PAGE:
For studies examining the efficacy and safety of physical restraint minimization, interventions will include any strategy used for the purpose of decreasing the frequency and duration of physical restraint. Such strategies may comprise pharmacological and non-pharmacological interventions used to alleviate anxiety and optimize analgesia and alternatives to ensure patient safety such as sitters or observers. Patients may receive chemical restraint in the form of sedatives and neuromuscular blockers. For non-interventional and qualitative studies, we will include data from patients that are not physically restrained during admission to a high care intensity setting.

Comparators

For studies examining the efficacy and safety of physical restraint minimization and non-interventional and qualitative studies, comparator groups will receive usual care that comprises physical restraint methods such as wrist restraints, ankle restraints, chest belt, bed rails, vest restraints, mitts or mittens, four-point restraints, and five-point restraints.

Outcomes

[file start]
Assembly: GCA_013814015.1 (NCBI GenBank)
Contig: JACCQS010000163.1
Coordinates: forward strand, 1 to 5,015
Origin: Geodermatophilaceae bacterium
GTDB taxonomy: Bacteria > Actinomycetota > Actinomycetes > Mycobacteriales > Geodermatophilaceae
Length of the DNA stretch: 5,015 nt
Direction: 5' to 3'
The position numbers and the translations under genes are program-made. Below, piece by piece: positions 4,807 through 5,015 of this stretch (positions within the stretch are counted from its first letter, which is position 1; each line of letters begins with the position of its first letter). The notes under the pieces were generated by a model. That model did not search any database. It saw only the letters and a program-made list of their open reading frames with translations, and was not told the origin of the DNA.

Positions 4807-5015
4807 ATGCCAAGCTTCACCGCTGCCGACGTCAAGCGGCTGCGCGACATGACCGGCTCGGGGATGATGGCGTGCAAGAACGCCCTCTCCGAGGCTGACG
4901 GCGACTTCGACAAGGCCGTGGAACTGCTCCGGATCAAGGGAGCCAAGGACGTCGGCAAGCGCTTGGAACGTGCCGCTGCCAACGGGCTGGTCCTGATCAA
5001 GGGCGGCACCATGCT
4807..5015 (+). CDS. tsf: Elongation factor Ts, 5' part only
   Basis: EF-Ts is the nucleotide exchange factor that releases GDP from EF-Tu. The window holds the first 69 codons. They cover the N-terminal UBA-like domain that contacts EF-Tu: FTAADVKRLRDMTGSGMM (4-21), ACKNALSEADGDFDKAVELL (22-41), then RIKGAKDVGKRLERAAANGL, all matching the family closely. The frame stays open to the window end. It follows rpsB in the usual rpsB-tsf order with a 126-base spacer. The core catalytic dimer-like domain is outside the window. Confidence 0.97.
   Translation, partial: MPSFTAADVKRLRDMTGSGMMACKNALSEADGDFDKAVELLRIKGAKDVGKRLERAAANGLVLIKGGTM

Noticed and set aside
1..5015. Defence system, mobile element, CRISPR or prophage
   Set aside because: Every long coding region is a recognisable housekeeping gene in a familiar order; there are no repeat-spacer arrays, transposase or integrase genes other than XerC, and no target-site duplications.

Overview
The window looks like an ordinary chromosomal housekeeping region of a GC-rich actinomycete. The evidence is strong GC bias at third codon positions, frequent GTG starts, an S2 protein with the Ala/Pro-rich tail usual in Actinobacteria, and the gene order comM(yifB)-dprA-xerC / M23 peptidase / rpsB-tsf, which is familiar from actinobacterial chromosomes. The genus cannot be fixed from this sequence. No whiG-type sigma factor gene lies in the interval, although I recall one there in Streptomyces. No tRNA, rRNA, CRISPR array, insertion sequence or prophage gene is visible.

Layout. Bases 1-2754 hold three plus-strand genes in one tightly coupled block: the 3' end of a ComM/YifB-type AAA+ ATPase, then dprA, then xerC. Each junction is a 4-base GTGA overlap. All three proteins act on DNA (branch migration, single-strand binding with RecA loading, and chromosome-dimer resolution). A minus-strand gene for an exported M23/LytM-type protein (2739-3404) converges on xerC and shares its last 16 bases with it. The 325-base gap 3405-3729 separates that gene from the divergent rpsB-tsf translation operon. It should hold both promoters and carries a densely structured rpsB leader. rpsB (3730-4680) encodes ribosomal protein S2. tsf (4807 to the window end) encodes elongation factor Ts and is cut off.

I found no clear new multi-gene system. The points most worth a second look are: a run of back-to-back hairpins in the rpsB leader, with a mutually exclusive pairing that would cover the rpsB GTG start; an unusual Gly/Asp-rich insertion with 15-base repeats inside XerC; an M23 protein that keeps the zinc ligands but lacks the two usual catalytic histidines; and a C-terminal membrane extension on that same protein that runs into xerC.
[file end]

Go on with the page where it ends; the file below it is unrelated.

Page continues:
Our primary outcome of interest is the efficacy/effectiveness of physical restraint minimization strategies defined as the proportion of patients physically restrained. Secondary outcomes include (1) adverse events including unintentional device removal (endotracheal and tracheostomy tubes, catheters, intravenous lines, feeding tubes, and wound drains); delirium; severe agitation; psychological impact including anxiety, depression, and post-traumatic stress disorder (quantitative measures or qualitative description); physical injury resulting from restraint; and associated benefits including harm prevention; (2) ICU outcomes including duration of mechanical ventilation, ICU length of stay, and mortality; (3) prevalence, incidence, and patterns of physical restraint use including patient and treatment characteristics and chemical restraint; (4) barriers and facilitators to minimization; and (5) patient, family member, and healthcare professional perspectives on physical restraint. Additionally, we will identify recommendations for restraint minimization endorsed by professional societies and accreditation and regulatory agencies and evidence gaps and priorities for research.